Seawater successfully used for freshwater cyanobacteria cultivation

April 8, 2015

Increased amino acid production

RIKEN CSRS researchers have successfully cultivated freshwater cyanobacteria in a seawater medium, which also resulted in a significant increase in production of amino acids such as lysine and ornithine.

The researchers employed Synechocystis, a freshwater cyanobacterium commonly used in research, with the aim of establishing a freshwater-free method of cyanobacteria cultivation. They successfully cultivated  freshawater cyanobacterium in seawater by adding nitrogen and phosphorus (seawater alone was not sufficient) and maintaining pH with a buffer

Synechocystis is normally cultivated in synthetic medium. Cells grown in synthetic medium and seawater  exhibited the different levels of intracellular glycogen and amino acids. Notably, production of useful amino acids such as lysine and ornithine was up-regulated by seawater cultivation.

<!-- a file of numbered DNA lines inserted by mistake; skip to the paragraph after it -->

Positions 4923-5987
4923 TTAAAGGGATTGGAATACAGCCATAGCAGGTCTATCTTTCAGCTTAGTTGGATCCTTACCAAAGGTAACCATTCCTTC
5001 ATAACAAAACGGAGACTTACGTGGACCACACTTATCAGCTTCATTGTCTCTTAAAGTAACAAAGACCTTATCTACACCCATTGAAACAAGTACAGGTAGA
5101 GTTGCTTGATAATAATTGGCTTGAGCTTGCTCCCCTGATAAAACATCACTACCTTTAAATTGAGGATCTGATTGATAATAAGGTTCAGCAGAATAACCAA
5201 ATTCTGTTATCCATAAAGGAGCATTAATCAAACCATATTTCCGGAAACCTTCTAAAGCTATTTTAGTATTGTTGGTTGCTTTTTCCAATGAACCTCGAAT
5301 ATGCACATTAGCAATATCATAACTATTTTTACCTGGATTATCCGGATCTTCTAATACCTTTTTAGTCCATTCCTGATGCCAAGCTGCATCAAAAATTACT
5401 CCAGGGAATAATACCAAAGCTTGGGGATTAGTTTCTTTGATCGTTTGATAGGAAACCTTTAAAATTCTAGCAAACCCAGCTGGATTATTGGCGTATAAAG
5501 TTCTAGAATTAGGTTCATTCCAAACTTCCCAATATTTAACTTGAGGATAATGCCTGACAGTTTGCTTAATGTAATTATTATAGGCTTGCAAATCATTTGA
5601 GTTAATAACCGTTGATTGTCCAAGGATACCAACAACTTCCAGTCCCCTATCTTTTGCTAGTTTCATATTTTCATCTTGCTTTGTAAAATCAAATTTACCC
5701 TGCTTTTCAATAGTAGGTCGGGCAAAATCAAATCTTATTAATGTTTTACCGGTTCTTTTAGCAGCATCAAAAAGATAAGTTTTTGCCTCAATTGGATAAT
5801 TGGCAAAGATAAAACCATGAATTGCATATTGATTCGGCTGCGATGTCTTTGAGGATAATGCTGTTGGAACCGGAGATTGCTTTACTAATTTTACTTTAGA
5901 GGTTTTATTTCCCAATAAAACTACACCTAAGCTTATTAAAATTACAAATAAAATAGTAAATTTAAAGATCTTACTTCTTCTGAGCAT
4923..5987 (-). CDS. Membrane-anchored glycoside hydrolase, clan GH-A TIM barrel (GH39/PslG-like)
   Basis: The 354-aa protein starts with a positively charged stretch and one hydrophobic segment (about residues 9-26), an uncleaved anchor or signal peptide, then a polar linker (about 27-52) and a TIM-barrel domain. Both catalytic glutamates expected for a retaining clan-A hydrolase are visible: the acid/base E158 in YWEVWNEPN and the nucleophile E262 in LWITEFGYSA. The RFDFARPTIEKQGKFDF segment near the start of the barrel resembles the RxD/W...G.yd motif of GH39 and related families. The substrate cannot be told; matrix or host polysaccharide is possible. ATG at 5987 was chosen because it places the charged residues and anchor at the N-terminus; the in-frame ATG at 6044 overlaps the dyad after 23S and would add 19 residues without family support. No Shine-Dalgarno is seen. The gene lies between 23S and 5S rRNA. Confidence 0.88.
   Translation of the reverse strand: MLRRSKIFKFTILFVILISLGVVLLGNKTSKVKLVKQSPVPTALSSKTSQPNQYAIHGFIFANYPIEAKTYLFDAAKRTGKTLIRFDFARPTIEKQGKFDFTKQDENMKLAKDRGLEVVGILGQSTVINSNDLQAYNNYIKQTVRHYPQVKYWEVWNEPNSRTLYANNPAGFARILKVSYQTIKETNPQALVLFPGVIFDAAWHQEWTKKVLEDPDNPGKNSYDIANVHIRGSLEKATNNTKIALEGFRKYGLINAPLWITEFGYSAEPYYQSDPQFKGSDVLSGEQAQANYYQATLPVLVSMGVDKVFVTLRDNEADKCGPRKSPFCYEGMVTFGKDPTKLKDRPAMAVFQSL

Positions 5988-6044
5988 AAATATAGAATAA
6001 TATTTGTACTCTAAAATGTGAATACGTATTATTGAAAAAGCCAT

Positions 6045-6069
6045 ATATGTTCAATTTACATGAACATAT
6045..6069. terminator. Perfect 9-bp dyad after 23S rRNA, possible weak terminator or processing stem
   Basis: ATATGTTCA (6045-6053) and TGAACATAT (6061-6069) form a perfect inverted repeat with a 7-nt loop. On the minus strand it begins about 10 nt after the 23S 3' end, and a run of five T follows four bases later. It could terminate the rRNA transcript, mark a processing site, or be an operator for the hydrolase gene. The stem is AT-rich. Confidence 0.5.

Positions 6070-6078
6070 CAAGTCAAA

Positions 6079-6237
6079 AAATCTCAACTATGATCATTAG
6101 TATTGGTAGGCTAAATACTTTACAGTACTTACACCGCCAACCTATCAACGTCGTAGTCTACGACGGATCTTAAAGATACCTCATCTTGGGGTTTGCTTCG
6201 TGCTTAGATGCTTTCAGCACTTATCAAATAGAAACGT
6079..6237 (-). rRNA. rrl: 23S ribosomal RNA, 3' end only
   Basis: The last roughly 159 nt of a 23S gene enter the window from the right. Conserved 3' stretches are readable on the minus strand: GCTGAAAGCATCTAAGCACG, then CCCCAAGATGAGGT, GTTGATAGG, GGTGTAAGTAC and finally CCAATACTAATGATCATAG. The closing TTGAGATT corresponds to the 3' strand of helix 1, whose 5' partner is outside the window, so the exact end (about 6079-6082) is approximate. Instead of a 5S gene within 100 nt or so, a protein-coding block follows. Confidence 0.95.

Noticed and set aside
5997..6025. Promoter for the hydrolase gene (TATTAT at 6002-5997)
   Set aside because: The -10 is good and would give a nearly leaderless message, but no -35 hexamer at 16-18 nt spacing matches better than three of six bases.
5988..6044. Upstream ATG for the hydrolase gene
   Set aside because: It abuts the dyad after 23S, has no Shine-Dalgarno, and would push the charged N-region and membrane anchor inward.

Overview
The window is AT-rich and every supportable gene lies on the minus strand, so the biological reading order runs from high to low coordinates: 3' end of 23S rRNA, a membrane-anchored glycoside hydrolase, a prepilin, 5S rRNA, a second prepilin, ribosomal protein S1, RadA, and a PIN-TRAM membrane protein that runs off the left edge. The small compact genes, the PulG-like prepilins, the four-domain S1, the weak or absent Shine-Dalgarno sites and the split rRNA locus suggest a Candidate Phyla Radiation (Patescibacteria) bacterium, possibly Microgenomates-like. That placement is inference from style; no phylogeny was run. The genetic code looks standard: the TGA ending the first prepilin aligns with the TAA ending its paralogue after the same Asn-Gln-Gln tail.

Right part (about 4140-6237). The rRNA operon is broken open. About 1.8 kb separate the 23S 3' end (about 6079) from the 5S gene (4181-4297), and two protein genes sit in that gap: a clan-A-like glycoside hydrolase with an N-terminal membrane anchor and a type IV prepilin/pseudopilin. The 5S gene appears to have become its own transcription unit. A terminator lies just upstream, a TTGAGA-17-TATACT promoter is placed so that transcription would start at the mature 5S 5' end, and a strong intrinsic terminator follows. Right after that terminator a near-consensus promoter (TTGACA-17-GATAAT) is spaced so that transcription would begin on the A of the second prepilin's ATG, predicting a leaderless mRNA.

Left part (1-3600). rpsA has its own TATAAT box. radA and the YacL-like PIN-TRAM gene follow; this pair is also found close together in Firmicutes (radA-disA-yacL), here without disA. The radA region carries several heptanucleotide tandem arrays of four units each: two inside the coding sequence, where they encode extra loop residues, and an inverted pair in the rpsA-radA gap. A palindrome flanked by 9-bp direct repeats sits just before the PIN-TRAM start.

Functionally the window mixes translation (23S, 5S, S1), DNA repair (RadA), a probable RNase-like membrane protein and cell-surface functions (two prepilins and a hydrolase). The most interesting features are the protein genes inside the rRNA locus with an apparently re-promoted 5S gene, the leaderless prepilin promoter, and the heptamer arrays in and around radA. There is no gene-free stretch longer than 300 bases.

These results demonstrate the potential use of seawater for the cultivation of freshwater cyanobacteria, which could help reduce freshwater consumption at biorefineries and lead to efficient production of amino acids and other useful substances.

 

Original article
Frontiers in Microbiology doi: 10.3389/fmicb.2015.00326
H. Iijima, Y. Nakaya, A. Kuwahara, M. Yokota Hirai, T. Osanai,
"Seawater cultivation of freshwater cyanobacterium Synechocystis sp. PCC 6803 drastically alters amino acid composition and glycogen metabolism".

Contact
Masami Hirai: Team Leader
Takashi Osanai: Visiting Scientist
Metabolic Systems Research Team